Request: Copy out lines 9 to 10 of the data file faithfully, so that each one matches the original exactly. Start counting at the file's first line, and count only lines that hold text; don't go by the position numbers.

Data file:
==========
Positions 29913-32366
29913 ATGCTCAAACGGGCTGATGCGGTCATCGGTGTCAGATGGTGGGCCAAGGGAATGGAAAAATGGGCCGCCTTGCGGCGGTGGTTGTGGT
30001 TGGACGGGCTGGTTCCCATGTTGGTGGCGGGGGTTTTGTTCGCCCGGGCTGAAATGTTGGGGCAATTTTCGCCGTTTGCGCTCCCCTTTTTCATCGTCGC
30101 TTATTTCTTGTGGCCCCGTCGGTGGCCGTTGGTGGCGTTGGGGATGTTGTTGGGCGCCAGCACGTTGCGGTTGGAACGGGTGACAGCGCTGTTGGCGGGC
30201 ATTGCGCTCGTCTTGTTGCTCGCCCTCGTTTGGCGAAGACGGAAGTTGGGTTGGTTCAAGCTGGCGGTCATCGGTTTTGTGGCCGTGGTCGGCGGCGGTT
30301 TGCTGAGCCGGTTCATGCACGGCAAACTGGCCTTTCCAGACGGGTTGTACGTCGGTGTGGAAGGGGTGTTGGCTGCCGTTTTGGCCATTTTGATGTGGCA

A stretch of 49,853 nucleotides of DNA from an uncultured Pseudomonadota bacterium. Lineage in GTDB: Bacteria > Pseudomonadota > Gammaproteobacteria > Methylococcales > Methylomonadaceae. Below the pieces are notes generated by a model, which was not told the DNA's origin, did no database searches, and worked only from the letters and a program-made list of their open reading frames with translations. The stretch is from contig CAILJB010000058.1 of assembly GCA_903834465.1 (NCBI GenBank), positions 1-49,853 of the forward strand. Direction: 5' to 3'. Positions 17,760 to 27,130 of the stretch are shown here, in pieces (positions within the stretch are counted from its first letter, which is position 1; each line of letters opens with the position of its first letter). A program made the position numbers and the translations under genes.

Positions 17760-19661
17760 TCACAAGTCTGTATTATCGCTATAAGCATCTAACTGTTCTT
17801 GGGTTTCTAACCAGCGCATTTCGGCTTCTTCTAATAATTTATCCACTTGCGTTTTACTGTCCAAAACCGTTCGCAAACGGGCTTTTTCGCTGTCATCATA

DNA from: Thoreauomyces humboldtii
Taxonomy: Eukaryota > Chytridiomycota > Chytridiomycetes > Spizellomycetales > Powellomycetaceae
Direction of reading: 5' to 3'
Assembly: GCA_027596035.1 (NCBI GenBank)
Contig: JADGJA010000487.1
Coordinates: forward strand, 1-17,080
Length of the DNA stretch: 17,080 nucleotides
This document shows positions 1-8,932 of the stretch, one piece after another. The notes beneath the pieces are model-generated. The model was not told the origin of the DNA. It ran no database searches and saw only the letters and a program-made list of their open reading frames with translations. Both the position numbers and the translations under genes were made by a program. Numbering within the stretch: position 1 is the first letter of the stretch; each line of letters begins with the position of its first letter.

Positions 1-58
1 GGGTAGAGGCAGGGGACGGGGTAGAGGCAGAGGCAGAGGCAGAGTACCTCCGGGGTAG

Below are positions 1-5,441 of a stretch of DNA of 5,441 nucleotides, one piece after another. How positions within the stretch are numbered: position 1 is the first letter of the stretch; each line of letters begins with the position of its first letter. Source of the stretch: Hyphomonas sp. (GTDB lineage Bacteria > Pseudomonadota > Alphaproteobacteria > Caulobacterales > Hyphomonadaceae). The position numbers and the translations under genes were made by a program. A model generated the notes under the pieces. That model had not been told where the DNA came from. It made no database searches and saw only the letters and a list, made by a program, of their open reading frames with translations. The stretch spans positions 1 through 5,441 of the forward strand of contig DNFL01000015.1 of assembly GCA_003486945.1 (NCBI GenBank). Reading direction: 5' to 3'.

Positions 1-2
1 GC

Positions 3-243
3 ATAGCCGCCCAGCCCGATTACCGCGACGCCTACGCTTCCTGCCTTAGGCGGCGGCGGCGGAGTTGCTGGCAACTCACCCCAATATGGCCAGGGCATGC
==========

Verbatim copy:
17760 TCACAAGTCTGTATTATCGCTATAAGCATCTAACTGTTCTT
17801 GGGTTTCTAACCAGCGCATTTCGGCTTCTTCTAATAATTTATCCACTTGCGTTTTACTGTCCAAAACCGTTCGCAAACGGGCTTTTTCGCTGTCATCATA